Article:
The Rise of Buckingham
Villiers and James I first met in 1614 and he subsequently became a favourite of James. Shortly after in 1615 Robert Carr fell from grace after the implication that he was involved in the murder of Sir Thomas Overbury, VIlliers replaced Carr as James' main man.
In 1615, Villiers was made a Gentleman of the Bedchamber. This was a saught after position as it gave Villiers access to the King which was enviable. In 1616 he was appointed master of the Horse made a knight of the garter and became Viscount Villiers. By 1619 he had become a Marquess after being Earl of Buckingham since 1617.
This increase in favouritism shown towards Buckingham by James was unusual and was looked upon enviably by many.
James referred to Buckingham as "my sweetheart" and "my only sweet and dear child".
In 1620 Buckingham married Lady Catherine Manners. He swiftly became a very rich man and build up a large business empire (for that day). He became Duke of Buckingham in 1623.
Buckingham's influence over James I
One casualty of the rise of Buckingham was the demise in political terms of the Howard's.
In 1618 the Star Chamber spurred on by Buckingham prosecuted the Lord Treasurer, Earl of Suffolk, leader of the Howard faction for embezzlement. It ended any political influence the Howard's may have had but it also removed one of Buckingham's main rivals.
Buckingham also used his influence over James I to get Francis Bacon appointed to be Lord Chancellor. This suited Buckingham as Bacon was a strong supporter of the royal prerogative and he was now in a position to support the King when needed. Additionally Bacon also "owed" Buckingham for his rise in the social and political order.
Buckingham was a shrewd manipulator and knew the value of patronage - appointing his own men to positions of responsibility. This once again meant that people "owed" Buckingham.
Buckingham also manipulated James into allowing him to go on the trip to Madrid with Charles which allowed Buckingham time to get into Charles' good books.
Buckingham's influence over Charles
James died on March 27th 1625 which could have left Buckingham in a void socially and politically. However Buckingham had manipulated Charles when he was a prince including when they went on the trip to Madrid. Therefore when Charles was king Buckingham moved over to be his chief minister.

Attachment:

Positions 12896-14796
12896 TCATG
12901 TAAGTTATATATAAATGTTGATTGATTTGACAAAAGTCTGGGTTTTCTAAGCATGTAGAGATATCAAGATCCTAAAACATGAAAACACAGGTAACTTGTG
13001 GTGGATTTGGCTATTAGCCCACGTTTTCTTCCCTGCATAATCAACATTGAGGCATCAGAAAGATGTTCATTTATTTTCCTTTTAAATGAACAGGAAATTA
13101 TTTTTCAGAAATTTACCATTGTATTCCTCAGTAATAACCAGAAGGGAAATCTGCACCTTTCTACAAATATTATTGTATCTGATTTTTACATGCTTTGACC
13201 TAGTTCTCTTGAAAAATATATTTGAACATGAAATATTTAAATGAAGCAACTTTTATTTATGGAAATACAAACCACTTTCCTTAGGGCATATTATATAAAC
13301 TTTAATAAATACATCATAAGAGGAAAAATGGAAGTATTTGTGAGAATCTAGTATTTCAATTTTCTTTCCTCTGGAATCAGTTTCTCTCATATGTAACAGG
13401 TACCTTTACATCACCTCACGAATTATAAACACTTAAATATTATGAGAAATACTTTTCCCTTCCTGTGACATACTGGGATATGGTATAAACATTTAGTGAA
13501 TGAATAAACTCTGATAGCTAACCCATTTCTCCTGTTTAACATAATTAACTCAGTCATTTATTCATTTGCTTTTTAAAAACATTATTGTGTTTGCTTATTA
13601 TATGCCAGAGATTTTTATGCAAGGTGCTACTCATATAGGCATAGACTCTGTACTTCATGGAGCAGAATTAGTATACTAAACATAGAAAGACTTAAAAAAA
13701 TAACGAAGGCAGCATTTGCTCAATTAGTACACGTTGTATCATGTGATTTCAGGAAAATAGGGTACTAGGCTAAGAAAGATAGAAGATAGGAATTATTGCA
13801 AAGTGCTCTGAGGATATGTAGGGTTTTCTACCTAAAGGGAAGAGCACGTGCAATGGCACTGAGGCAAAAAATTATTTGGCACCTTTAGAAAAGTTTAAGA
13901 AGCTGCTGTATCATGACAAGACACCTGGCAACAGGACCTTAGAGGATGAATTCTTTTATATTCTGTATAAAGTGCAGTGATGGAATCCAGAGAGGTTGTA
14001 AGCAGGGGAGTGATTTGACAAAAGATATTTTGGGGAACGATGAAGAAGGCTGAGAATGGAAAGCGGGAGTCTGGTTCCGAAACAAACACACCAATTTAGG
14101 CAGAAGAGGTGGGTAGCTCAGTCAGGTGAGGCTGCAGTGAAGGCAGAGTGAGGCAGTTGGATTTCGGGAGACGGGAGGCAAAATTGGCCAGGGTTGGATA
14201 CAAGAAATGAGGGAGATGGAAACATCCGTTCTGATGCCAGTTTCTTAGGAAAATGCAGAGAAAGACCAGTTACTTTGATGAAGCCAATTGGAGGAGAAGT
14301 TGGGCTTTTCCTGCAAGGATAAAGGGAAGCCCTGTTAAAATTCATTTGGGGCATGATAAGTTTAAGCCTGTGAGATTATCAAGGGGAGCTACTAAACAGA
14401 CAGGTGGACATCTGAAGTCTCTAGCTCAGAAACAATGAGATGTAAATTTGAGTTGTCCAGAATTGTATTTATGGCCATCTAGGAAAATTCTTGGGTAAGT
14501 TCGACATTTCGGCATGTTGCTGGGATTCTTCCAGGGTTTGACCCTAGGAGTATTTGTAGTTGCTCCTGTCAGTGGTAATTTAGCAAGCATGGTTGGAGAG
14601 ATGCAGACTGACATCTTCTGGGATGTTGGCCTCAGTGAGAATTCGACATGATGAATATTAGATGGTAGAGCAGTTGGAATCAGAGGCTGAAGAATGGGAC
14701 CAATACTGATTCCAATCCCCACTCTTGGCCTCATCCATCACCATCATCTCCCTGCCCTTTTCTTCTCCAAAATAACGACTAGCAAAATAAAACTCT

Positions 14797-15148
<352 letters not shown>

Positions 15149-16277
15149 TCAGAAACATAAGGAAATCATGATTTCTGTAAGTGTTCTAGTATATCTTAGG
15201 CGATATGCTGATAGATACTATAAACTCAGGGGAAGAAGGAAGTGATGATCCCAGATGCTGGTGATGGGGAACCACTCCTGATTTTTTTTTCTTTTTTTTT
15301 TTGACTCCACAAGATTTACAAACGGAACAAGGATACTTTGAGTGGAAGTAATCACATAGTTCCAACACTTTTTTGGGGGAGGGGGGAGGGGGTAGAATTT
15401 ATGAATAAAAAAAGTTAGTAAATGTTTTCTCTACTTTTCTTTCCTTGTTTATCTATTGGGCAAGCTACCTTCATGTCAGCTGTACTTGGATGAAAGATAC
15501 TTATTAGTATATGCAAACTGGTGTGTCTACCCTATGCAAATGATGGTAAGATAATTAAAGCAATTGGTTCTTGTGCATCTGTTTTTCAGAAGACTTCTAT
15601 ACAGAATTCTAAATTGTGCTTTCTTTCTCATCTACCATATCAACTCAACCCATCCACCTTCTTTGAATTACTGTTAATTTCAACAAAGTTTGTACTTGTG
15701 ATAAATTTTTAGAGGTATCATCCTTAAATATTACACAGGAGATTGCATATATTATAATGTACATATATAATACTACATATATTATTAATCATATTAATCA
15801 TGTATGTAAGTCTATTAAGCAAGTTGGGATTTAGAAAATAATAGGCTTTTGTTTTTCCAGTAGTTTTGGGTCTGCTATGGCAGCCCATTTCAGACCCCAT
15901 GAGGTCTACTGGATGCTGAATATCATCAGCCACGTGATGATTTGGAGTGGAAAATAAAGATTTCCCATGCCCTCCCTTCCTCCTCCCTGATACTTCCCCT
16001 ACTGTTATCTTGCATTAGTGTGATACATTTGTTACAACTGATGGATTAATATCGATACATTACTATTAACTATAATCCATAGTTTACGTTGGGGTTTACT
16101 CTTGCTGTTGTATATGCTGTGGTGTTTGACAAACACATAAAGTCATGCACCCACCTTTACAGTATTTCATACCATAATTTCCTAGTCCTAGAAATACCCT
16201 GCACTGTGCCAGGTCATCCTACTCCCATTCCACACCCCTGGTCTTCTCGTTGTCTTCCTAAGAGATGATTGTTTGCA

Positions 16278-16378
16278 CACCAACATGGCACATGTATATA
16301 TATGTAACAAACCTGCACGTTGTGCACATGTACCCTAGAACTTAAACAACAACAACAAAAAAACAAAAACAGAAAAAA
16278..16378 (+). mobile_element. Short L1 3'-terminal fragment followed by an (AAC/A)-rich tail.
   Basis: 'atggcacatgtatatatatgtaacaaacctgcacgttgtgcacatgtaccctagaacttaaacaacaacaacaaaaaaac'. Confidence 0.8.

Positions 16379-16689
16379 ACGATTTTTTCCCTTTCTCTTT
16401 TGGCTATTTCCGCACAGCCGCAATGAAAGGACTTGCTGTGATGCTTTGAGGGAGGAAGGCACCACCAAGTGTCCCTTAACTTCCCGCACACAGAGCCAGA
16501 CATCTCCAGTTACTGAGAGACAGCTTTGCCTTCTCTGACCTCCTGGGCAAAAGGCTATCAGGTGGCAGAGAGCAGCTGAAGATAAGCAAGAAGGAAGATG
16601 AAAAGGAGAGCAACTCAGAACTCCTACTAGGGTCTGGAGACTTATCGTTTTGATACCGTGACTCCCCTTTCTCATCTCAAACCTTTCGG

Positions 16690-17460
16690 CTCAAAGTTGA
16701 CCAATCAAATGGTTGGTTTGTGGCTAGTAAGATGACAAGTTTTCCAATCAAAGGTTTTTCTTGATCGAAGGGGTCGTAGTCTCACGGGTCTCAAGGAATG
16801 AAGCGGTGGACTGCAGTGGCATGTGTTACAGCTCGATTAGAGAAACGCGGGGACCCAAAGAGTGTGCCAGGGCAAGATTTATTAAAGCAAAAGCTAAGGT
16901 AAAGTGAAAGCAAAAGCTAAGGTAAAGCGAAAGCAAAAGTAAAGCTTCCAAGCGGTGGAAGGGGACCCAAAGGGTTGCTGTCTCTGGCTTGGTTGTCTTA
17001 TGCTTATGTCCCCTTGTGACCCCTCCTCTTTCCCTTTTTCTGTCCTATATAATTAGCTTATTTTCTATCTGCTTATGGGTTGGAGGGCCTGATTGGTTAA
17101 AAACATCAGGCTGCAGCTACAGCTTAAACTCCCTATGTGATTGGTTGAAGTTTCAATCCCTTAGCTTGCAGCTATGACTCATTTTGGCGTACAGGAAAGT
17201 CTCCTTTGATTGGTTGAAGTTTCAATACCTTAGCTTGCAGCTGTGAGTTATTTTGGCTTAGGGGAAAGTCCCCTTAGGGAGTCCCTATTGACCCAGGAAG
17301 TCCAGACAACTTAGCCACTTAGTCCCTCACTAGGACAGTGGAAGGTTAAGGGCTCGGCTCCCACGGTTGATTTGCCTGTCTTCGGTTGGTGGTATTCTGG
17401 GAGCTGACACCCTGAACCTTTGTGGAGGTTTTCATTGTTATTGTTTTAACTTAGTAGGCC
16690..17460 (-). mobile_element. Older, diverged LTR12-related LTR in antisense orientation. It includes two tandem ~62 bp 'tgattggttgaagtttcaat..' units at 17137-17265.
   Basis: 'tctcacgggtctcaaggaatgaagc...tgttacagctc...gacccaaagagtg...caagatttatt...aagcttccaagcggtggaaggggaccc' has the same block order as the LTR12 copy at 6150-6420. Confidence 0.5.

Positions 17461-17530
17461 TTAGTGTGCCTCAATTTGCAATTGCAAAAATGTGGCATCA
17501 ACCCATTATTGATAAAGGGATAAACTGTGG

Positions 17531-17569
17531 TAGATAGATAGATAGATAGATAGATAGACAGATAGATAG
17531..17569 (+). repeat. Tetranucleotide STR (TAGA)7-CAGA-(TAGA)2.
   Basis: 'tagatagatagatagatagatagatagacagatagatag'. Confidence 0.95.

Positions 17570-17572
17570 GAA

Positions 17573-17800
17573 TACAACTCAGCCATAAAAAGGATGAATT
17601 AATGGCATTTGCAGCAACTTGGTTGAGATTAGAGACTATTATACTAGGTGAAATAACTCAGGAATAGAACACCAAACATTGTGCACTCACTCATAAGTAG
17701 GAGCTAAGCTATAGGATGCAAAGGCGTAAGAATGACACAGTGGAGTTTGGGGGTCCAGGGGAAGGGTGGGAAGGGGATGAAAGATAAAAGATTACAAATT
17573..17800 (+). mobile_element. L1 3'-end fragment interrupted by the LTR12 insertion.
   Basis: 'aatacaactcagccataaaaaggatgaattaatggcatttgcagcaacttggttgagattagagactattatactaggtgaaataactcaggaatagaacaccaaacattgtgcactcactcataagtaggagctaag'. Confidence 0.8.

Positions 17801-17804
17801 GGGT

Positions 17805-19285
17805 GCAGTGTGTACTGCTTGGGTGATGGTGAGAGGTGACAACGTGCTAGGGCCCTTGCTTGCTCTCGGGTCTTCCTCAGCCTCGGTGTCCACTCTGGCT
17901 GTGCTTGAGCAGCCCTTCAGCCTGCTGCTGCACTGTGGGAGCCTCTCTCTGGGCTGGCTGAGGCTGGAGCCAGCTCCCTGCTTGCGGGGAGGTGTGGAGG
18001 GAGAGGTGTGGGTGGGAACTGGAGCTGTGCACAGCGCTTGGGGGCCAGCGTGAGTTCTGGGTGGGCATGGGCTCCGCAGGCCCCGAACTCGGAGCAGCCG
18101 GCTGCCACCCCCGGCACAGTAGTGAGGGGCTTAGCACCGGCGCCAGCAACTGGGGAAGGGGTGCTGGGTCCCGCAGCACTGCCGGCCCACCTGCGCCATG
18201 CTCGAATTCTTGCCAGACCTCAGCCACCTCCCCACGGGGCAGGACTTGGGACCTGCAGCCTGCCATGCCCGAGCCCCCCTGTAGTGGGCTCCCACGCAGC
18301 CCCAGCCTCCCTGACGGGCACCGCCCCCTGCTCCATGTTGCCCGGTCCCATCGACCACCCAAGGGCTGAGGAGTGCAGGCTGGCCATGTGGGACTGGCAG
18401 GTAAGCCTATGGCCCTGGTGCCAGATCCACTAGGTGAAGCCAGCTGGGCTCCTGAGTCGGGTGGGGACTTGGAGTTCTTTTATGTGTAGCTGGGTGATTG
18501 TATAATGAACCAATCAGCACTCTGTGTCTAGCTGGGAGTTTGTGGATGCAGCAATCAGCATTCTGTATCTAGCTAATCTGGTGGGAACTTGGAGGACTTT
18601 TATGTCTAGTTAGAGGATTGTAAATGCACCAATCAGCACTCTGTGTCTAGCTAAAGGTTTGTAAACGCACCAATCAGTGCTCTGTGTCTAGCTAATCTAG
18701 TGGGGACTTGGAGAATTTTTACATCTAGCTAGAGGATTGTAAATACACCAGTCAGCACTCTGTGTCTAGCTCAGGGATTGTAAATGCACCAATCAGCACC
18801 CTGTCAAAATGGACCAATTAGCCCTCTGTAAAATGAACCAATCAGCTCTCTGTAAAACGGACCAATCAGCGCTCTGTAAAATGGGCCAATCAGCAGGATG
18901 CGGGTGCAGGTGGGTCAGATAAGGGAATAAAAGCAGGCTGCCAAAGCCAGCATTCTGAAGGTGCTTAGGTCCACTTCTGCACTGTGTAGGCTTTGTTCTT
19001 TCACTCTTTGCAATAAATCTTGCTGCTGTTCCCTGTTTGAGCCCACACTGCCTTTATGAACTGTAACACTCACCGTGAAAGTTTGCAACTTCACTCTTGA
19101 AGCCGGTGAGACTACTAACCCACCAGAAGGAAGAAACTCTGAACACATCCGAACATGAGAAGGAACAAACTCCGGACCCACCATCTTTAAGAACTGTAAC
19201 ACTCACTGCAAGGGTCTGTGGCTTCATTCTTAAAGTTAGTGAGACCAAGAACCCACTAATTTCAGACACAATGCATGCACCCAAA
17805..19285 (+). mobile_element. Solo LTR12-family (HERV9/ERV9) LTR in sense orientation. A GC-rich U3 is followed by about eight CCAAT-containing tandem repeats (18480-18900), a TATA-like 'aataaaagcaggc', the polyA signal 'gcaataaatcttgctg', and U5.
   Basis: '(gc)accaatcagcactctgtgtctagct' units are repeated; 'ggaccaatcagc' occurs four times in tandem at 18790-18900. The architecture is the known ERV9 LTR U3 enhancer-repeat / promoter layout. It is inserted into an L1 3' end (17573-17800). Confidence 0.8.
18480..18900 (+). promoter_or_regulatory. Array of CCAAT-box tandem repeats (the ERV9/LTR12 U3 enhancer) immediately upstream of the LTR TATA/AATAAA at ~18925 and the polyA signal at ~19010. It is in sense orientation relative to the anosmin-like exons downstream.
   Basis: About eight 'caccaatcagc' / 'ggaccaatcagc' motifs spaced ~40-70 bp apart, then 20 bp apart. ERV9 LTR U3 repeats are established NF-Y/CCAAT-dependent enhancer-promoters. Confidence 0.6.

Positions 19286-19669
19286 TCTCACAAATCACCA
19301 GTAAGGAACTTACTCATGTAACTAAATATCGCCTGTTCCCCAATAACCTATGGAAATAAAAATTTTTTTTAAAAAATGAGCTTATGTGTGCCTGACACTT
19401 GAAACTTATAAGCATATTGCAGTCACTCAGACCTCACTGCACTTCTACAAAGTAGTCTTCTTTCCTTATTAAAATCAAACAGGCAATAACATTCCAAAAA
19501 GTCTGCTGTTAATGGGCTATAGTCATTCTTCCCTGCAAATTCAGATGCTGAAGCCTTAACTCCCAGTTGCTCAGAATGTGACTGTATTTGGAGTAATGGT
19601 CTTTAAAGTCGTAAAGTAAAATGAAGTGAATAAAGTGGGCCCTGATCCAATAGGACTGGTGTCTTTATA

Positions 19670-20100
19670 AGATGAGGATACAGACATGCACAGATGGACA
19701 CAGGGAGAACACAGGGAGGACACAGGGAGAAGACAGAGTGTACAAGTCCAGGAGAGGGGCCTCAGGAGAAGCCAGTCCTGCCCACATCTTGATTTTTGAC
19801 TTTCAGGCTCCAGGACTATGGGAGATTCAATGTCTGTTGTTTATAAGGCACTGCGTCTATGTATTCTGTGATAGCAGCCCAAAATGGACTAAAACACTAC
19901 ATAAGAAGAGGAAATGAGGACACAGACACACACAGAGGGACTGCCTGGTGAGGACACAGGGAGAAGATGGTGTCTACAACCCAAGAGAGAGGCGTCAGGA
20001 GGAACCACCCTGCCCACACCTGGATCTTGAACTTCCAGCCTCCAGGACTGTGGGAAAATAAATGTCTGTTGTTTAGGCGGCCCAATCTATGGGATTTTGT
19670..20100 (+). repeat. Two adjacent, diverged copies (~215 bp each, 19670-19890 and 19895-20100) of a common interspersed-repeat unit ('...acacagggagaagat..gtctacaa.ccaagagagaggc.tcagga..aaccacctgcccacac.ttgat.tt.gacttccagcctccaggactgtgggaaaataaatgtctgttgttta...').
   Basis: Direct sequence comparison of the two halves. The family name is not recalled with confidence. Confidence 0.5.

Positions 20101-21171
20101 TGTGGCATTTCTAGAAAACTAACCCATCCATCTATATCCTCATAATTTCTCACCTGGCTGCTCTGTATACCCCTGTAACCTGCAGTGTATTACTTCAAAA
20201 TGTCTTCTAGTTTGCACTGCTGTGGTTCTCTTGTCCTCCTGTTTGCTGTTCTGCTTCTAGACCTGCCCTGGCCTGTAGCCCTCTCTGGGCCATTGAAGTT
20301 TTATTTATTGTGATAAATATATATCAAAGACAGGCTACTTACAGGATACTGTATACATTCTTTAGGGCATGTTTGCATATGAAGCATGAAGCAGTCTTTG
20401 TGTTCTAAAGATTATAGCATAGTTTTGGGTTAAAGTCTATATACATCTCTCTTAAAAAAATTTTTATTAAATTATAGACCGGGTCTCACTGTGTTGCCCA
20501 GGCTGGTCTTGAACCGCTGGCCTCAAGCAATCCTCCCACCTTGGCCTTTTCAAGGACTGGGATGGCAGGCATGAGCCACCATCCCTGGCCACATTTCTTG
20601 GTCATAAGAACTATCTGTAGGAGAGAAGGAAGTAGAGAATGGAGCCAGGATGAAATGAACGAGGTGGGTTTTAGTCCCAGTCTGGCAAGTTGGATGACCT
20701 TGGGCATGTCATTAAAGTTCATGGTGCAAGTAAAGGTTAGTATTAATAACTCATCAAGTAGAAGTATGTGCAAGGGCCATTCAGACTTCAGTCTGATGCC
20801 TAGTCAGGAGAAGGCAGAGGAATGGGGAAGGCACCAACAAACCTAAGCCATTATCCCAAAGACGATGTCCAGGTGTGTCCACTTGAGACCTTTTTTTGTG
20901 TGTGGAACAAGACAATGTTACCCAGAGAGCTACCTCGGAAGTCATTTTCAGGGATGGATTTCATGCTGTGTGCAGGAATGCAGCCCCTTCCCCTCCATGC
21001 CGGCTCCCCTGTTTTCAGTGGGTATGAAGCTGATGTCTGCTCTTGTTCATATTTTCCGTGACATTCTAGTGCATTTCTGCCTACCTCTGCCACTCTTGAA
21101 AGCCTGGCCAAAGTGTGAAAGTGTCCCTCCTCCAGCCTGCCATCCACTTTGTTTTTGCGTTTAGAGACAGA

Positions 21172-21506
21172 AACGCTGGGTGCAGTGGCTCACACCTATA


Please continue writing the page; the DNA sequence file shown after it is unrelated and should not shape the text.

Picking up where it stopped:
Buckingham became even more powerful under Charles. He effectively ran foreign policy. He signed treaties with Denmark and Holland, whilst also being involved in the Cadiz and Mansfield expeditions.
When parliament were angered by the failing Buckingham and threatened to impeach him Charles dissolved parliament in 1626.
Charles in 1628 when sent a remonstrance from parliament expressing that they feared for the country if Buckingham remained in power prorogued parliament.
Dislike towards Buckingham in James' reign
Many were envious of Buckingham especially in the early 1620s after his rapid rise to power. One of the most envious were the Howards who in 1618 he had removed from power after accusing them of embezzlment.
Parliament however was the main area which dislike Buckingham and they intended to prevent him from becoming more powerful.
1621 - Third parliament of James impeached Lord Chancellor Bacon for accepting bribes. A man who buckingham had promoted and "owed" Buckingham for his rise to power.
1623 - Buckingham accompanied Charles on the unsuccesful trip to Madrid.
Buckingham Military failures 1625-8
· Military Failures - Mansfield; Cadiz; flip-flop support of Richelieu; La Rochelle
September 1625, English ships on loan to France were used to defeat a Huguenots force off La Rochelle. This was a military failure because the Huguenots were fellow Protestants whom the King had a moral duty to defend and Charles had made efforts to ensure the return of the ships which failed. This incident was Buckingham’s responsibility as he personally had lent the French 8 boats however he had not in return gained assurances that the French would participate further in the 30 years’ war.
6th October 1625 – Cadiz Expedition; Plan formulated by Buckingham to gain support from England against Catholic Spain. The plan was going well and the naval fleet landed at Cadiz, however Cecil allowed the men to drink wine from the ships cellars. The men were drunk and when the Spanish army arrived the 1000 sailors got shot by the Spanish and the expedition was a failure.
Mansfield Expedition January 1625; Aiming to re-occupy the palatinate in a combined Anglo-French army. The French gave nothing even though Buckingham had given them assurances that Henrietta Maria would be able to freely practice Catholicism. The expedition gained nothing though apart from death and the loss of £60,000 subsides from the crown.
Buckingham (foreign policies & opposition to, impe
Buckingham had signed treaties with Denmark and Holland for English participation in the Danish phase of the Thirty Years War where 8,000/12,000 died on board their ships without even landing in the Netherlands.
Buckingham took the blame for Cadiz.
1626 Parliament led by Sir Edward Coke attempted to impeach Buckingham however Charles responded by dissolving Parliament.
In 1627 Buckingham reversed his foreign policy in an attempt to gain favour with English public. In support of Huguenots he led 6,000 men to the Isle de Rhe in July 1627. In November he left after achieving nothing and with 3,000 men still alive.
In 1628 parliament once again attacked Buckingham with Sir Edward Coke calling him the “grievance of grievances”. Charles after Parliament sent him a remonstrance concerning Buckingham prorogued parliament.
Buckingham was murdered in August 1628 by a surviving member of the Cadiz and Il de Rhe expeditions (John Felton). Charles was mortified and deeply angered with parliament whom he blamed for Buckingham's death.